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Reskilling will help support green industries recovery, minister says

The UK government has promised a green recovery from the Covid-19 pandemic, with workers reskilling and pivoting into industries such as nuclear, hydrogen, and wind power. This could present great opportunities for those watching their sector “languishing”, the employment minister Mims Davies told E&T.

The ‘green industrial revolution’ promised by Boris Johnson hinges on engineering and technology expertise. The government’s 10-point plan for the next decade, for example, includes advancing nuclear power technologies, scaling-up hydrogen production, developing zero-emission planes and ships, and stimulating work on carbon capture among its aims.

The plan has been framed as a means of stimulating jobs recovery in an economy devastated by the coronavirus pandemic, while transitioning to net-zero greenhouse gas emissions.

The government claimed that the plan will mobilise £12bn in investment (including £4bn in newly announced investment) in order to create and support up to 25,000 high-skilled jobs in green industries. Speaking to E&T, Davies did not comment on whether any of the new investment would be put towards reskilling and training workers for “green collar” jobs.

However, Davies emphasised existing Department of Work and Pensions programmes which could support entry to these industries: for instance, the sector-based work academy programme helps people apply their existing skills to other sectors, and the Kickstart Scheme supports young people on universal credit in gaining work experience through partnerships with industry.

These programmes can assist people from almost any industry pivot into industries at the heart of the green recovery, she said.

“The [green] sector has so many different areas, from car manufacturing to hydrogen and nuclear. There’s so much opportunity,” Davies said. “For young people – anybody who may see that their sector may be languishing – there’s a great opportunity. Coming into that sector or reskilling in that sector can be so good, not just for their own career, but for the recovery and to get through this pandemic.”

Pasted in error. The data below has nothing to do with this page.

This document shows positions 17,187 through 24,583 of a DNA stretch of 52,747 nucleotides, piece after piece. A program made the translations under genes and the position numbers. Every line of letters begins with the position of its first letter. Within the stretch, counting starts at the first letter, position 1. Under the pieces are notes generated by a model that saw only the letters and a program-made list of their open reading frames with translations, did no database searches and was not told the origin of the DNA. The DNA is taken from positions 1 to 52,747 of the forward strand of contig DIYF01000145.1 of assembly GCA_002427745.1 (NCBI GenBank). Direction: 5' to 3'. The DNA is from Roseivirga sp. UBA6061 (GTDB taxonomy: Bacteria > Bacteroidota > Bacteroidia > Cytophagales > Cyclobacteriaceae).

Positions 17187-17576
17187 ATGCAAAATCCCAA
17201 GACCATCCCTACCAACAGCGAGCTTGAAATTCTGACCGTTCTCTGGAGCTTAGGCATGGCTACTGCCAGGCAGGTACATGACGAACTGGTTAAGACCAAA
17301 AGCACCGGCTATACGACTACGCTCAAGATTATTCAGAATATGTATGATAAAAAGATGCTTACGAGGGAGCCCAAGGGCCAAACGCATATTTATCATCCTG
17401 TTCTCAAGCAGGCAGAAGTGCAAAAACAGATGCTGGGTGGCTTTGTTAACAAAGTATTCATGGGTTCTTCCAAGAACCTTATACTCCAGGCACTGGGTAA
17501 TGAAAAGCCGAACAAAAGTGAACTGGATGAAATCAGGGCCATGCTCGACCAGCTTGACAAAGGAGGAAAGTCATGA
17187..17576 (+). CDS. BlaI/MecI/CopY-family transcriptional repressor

The government has put a particularly strong emphasis on building green industries in the UK’s former manufacturing heartlands, where Tory support surged during the 2019 election. For instance, the West Midlands and North East of England are among the regions bidding to host the UK’s first 'Gigafactory' for electric car batteries. This will support the phase out of new petrol and diesel cars by 2030.

“The Prime Minister is really focused on some of the previously industrialised areas to make sure that we’re supporting those areas and those sectors,” said Davies. “For example, where we’ve got strong manufacturing bases in the Midlands and the North East it absolutely stands to reason we are boosting investment there around EVs, such that where there is change in sectors we are also bringing in opportunities.”

In October, the government announced its 'Lifetime Skills Guarantee' to give adults without A-levels or equivalent qualifications the chance to take free, flexible college courses, backed by the £2.5bn National Skills Fund. The initiative will focus on boosting technical skills, including those valued in the IT, construction, and engineering industries.

In spite of the unprecedented measures put in place to protect jobs through the pandemic, redundancies are rising at record rates, and some industries have been worse affected than others. While announcing the Lifetime Skills Guarantee, Johnson gave the example of a retail worker reskilling to work in space tech or renewable energy.

It remains to be seen whether the offer of free courses will help significant numbers of people move into high-skilled jobs in new sectors, and whether there is appetite among workers to turn their backs on sectors devastated by the virus. The furious public response to a 2019 government advert which suggested that a ballerina could reskill to work in cyber security – which resurfaced at a nadir for the performing arts industry – would suggest that many would prefer for their industries to be protected from the impacts of Covid-19 than to switch to industries considered more viable.

Regardless, making a success of the “green industrial revolution” will inevitably depend on expanding expertise in areas such as engineering and technology. Davies is well aware of the need to train more engineers to lead development of the small nuclear reactors and zero-emissions aircraft Johnson has promised.

“There’s some structural gaps in our labour market, which, coming into the pandemic, were starting to show,” she said. “My job as employment minister is to make sure that these structural gaps, whether it’s engineering or digital or green jobs or the care sector or agriculture, we make sure that we plug our labour market gaps, and that we help people to pivot across into these new sectors.”

Plugging the skills gap in the long-term will involve convincing more young people that engineering can be a rewarding career, Davies said. She cites the department’s Youth Hubs – which connect young people to local labour markets – as a good way of engaging young people with the engineering community.  

“If you can’t see it and you don’t know what that [engineering] sector can mean to you, then how do you get into it and how do you understand it?” she said. “I think it’s really important – whether it’s [through] Kickstart or all these announcements the Prime Minister has made – to really understand that there’s a fantastic career [in engineering].”

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